All healthy humans are born with 46 chromosomes that are part of every cell in the body. Chromosomes are divided into 22 matching pairs and one pair of sex chromosomes. These cell structures each carry the genetic material, or DNA, that makes every individual unique.
You receive genes from both of your biological parents; half from your mother and half from your father. The genes determine which features you inherit, such as hair and eye color, blood type, and other characteristics — like your father’s nose or your mother’s mouth.
Estradiol is a type of estrogen, the major sex hormone in women. It is secreted by the ovarian follicles. As the follicles grow and develop each month, they produce estradiol. This sets the rest of the reproductive cycle in motion.
Dr. Natan Bar-Chama of RMA New York discusses the importance of males having a fertility work up. It is now known that when a couple has infertility problems, up to 30% is due to male factor infertility.
If blood tests and other diagnostic tests do not determine the cause of your infertility, your health care professional may suggest one or two surgical tests to try to diagnose or treat the problem. One test lets the doctor see inside the uterus and the other shows the outside of the uterus, the ovaries, and fallopian tubes.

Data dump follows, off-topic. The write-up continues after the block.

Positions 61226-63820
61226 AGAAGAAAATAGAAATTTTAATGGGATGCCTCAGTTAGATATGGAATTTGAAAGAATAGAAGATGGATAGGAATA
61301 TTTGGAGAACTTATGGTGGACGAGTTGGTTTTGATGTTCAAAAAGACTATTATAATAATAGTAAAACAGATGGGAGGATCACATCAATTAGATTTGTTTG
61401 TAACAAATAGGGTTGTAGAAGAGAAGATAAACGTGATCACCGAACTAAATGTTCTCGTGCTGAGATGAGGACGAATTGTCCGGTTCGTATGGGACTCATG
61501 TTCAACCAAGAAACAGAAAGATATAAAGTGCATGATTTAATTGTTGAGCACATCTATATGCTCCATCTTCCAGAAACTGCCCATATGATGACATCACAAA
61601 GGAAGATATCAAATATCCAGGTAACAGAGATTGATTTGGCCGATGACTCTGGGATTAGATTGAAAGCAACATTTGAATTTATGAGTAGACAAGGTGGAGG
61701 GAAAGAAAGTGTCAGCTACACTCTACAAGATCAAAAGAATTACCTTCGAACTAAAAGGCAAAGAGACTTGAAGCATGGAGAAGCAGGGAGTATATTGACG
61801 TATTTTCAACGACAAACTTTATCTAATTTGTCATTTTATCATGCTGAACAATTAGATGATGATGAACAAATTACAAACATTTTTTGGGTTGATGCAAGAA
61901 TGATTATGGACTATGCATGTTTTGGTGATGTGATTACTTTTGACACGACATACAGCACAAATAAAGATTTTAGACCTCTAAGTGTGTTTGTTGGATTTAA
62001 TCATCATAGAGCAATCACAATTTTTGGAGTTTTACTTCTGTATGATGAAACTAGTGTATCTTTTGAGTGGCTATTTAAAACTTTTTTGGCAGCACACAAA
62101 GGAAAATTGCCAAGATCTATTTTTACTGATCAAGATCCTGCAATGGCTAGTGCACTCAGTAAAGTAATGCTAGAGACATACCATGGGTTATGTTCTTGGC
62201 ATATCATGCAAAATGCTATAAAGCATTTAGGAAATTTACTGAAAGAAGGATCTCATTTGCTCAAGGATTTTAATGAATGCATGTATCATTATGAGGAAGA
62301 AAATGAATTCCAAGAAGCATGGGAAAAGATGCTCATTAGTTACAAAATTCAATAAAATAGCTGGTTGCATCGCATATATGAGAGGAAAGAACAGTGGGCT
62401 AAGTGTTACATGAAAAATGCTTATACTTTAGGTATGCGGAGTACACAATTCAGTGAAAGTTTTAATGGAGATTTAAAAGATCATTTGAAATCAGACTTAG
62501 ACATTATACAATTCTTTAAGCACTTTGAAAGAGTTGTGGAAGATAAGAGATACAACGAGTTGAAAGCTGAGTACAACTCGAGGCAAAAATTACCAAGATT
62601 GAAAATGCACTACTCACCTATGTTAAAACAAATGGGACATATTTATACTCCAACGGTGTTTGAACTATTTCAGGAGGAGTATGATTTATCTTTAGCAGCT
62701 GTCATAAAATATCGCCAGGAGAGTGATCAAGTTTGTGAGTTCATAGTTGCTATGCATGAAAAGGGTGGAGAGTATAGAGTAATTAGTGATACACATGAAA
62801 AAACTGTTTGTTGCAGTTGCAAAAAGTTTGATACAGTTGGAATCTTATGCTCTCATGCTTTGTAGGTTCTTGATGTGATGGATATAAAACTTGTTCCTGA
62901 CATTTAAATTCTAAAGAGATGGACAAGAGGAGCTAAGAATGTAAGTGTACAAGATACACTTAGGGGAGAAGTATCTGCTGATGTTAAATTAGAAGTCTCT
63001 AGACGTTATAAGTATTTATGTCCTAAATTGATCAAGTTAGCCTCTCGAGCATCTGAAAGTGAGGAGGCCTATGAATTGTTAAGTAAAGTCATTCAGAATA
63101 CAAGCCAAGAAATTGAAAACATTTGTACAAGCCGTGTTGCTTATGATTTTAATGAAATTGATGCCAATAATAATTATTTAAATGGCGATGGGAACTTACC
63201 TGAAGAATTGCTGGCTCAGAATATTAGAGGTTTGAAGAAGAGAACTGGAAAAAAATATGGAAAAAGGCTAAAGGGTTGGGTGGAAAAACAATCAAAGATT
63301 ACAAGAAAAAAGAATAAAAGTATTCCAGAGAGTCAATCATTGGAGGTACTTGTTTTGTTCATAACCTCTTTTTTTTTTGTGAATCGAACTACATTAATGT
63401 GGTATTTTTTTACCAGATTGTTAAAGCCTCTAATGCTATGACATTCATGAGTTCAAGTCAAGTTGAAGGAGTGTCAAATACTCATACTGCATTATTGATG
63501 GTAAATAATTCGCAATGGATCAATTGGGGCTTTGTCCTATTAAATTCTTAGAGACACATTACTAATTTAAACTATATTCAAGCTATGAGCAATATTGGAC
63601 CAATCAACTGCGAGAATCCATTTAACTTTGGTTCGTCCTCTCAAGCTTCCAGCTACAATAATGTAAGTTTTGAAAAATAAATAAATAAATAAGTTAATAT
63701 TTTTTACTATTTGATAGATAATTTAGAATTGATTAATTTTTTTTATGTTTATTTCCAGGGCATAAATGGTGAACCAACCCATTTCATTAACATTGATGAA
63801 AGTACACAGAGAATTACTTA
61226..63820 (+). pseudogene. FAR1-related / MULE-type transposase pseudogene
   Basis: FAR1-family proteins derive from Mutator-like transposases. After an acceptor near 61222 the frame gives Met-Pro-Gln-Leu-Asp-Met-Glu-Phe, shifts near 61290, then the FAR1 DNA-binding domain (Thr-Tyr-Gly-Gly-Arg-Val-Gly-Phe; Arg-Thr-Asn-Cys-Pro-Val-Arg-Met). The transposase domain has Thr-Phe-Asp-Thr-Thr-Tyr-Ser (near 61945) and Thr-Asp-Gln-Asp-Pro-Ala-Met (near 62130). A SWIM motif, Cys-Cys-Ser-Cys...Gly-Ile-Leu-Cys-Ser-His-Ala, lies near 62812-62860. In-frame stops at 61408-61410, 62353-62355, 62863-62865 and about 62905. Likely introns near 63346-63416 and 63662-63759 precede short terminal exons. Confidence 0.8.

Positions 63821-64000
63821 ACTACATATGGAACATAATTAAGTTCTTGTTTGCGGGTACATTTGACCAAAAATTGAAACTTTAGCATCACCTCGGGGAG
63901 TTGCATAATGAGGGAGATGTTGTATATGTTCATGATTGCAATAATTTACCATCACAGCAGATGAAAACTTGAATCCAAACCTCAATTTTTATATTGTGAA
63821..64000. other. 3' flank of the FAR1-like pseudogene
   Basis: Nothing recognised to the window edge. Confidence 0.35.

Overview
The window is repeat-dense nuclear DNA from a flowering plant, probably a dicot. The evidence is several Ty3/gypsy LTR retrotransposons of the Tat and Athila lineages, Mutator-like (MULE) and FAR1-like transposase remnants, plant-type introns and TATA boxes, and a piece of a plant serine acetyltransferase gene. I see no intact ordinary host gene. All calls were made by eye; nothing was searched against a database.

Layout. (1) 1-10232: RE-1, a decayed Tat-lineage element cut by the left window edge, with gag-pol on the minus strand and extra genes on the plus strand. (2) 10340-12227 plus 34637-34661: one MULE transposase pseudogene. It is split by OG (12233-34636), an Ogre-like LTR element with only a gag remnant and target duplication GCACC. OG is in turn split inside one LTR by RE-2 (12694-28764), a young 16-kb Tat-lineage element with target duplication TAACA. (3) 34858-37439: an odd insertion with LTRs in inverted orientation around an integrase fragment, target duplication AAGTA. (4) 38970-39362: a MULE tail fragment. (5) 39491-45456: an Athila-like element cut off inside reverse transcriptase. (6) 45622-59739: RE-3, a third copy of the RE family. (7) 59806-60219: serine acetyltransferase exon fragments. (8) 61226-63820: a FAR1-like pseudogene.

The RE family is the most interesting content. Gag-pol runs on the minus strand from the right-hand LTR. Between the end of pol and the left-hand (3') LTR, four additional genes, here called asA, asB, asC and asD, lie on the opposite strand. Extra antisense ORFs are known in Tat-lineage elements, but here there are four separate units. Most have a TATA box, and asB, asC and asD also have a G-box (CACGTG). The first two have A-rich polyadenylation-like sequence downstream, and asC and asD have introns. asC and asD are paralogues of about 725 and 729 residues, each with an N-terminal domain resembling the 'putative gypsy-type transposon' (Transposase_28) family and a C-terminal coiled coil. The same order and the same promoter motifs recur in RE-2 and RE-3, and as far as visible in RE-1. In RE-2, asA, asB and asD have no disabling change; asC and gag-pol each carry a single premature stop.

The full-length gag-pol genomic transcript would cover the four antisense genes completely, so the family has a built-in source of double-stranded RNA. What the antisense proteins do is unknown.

Dr. Anate Brauer from Greenwich Fertility Center discusses what tests are involved in the fertility workup. The fertility workup checks your ovaries and eggs as well as your uterus and tubes. It is necessary that your ovaries are normal and healthy and that have a normal number of good quality eggs. In addition, the male also needs to have a fertility work up to check his sperm.
Haven’t met the right partner, or not ready to have a baby on your own? Focused on your career right now? Just not ready to be a mom? Perfectly understandable. But if baby-making is on your future to-do list, and you could get information about your current fertility, or preserve your future fertility, wouldn’t it make sense to look into it? That’s where AMH testing – info on your current fertility, and egg freezing – preserving your future fertility, come in.
A blog by Kara Nguyen, MD, MPH, RMA of Central Pennsylvania at PinnacleHealth, August 5, 2015
There is no one perfect test for ovarian reserve. There is no test that can tell a woman how many eggs she has left or if the egg she is releasing any given month is a healthy one. Several tests are used routinely as indirect measures of ovarian reserve but it is a misnomer to call them tests of “ovarian reserve” because these tests do not tell us the actual quantity of eggs available. Some common tests that your doctor may order include baseline FSH and estradiol levels, AMH, and preantral follicle counts.